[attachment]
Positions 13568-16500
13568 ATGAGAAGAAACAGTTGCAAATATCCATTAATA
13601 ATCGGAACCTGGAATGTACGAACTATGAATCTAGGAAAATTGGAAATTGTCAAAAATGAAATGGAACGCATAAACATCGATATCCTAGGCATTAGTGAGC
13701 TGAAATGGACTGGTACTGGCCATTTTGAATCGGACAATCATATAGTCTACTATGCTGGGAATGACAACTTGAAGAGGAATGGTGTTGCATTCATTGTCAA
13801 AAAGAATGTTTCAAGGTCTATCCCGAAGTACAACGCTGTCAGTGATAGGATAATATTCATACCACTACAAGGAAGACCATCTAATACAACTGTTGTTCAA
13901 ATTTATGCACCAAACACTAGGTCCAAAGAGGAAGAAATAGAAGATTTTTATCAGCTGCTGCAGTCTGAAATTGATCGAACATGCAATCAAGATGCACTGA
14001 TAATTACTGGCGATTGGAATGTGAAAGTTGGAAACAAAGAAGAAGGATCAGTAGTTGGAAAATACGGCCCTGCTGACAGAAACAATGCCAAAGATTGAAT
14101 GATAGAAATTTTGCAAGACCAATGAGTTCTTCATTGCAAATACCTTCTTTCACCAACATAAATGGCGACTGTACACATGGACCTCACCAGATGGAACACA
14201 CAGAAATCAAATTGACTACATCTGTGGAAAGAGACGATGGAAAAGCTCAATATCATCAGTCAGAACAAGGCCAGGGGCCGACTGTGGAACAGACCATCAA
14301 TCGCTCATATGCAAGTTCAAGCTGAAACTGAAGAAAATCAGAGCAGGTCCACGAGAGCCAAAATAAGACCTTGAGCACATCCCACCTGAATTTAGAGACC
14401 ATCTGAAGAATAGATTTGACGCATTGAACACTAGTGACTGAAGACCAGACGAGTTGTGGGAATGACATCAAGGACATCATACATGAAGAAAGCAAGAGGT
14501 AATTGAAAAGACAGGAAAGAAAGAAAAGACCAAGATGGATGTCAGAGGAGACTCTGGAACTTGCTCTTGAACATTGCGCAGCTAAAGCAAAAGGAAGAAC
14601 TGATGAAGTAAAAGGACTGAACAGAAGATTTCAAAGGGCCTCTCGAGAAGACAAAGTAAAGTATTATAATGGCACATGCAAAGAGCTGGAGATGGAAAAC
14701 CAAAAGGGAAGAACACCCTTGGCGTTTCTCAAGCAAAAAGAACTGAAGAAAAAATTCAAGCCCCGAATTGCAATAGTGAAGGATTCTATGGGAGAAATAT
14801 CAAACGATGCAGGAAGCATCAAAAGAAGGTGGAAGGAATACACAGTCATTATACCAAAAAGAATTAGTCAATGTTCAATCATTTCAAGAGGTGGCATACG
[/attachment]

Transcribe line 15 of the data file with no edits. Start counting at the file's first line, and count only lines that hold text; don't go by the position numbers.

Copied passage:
14801 CAAACGATGCAGGAAGCATCAAAAGAAGGTGGAAGGAATACACAGTCATTATACCAAAAAGAATTAGTCAATGTTCAATCATTTCAAGAGGTGGCATACG